10 Movies That Tried To Change Cinema Forever (And Failed)

10. House On Haunted Hill Featured Live Performance Elements

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If cinema has any one clear "limitation," it's surely the barrier between the flat screen and the audience.

The audience knows they're looking at a lifeless, pre-recorded image, and so the cinema is effectively a safe, hermetically sealed space in which to watch a story unfold.

But there have been periodic attempts to add live performance elements to theatrical movie screenings, as most famously occurred for the release of the Vincent Price-starring 1959 horror classic House on Haunted Hill.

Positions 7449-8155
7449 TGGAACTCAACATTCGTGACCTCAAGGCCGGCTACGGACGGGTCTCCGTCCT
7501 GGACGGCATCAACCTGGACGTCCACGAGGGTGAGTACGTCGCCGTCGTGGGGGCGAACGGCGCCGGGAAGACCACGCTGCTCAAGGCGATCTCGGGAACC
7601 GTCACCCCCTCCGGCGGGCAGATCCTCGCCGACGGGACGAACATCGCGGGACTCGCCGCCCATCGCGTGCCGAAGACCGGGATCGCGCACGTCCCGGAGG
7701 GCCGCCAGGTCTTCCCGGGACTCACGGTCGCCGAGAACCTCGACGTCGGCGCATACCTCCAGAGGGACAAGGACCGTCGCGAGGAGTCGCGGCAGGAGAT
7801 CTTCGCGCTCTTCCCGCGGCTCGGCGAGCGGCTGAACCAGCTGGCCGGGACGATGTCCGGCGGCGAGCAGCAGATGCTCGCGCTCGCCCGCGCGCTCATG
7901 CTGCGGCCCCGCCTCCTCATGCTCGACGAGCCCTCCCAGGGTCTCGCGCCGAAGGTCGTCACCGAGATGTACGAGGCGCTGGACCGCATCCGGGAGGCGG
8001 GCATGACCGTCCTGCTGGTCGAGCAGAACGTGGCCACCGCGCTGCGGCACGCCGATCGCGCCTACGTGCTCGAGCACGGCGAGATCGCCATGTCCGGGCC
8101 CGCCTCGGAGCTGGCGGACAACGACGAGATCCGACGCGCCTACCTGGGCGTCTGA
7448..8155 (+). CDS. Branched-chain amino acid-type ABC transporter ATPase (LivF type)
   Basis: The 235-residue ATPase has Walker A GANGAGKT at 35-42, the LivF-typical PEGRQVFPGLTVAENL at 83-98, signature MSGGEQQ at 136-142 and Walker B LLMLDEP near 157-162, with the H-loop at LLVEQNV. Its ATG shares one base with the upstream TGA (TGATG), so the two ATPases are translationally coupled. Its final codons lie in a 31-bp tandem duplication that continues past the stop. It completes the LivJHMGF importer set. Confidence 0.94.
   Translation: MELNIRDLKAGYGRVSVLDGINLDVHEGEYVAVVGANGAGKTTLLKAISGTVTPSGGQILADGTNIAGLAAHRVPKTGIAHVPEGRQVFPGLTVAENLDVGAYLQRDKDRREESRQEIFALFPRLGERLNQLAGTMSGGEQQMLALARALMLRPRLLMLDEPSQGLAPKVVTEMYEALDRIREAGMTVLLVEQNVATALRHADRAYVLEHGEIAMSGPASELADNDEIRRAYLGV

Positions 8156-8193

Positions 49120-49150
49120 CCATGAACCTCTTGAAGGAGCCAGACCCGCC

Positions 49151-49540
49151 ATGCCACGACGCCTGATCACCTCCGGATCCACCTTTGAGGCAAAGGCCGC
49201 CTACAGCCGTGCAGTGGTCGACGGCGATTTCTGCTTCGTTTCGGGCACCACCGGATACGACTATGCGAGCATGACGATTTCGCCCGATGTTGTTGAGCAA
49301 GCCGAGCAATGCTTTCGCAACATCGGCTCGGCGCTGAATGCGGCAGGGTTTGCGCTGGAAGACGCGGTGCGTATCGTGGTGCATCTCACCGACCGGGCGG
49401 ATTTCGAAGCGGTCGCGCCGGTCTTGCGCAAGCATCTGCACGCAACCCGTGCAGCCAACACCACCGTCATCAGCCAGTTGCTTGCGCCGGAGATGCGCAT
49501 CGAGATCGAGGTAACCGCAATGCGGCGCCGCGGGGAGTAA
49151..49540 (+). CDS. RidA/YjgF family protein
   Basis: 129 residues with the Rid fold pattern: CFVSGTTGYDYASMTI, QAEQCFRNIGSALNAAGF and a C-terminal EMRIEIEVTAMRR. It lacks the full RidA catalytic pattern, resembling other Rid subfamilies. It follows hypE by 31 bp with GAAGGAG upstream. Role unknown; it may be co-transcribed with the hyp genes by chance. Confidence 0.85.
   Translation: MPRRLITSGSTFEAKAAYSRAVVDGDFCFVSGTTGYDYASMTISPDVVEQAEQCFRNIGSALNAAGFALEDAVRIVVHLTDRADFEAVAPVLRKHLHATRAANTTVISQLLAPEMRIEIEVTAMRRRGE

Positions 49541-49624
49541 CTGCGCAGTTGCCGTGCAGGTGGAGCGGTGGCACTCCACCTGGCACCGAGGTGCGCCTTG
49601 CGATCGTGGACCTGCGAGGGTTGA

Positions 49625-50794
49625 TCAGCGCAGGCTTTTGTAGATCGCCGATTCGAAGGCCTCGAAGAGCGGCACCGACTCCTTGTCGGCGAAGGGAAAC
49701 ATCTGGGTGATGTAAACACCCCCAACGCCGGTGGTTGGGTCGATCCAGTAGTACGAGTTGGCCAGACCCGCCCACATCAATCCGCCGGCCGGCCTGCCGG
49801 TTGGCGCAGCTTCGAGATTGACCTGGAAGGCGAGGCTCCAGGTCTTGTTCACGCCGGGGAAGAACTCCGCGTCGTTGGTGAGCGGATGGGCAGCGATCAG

For a sequence late in the movie where a skeleton rises from a vat of acid, director William Castle encouraged cinema managers to rig up a skeleton in the screen where the film was being shown, and then "levitate" it around the screen on a series of pulleys in a gimmick Castle dubbed "Emergo."

The gimmick helped propel the film to stonking box office success, even if Emergo was ultimately a one-off, likely due to the cost of requiring an actual pair of hands to operate and maintain the rigging for every screening.

It has, however, been recreated in more recent retrospective screenings of House on Haunted Hill with amusing results.

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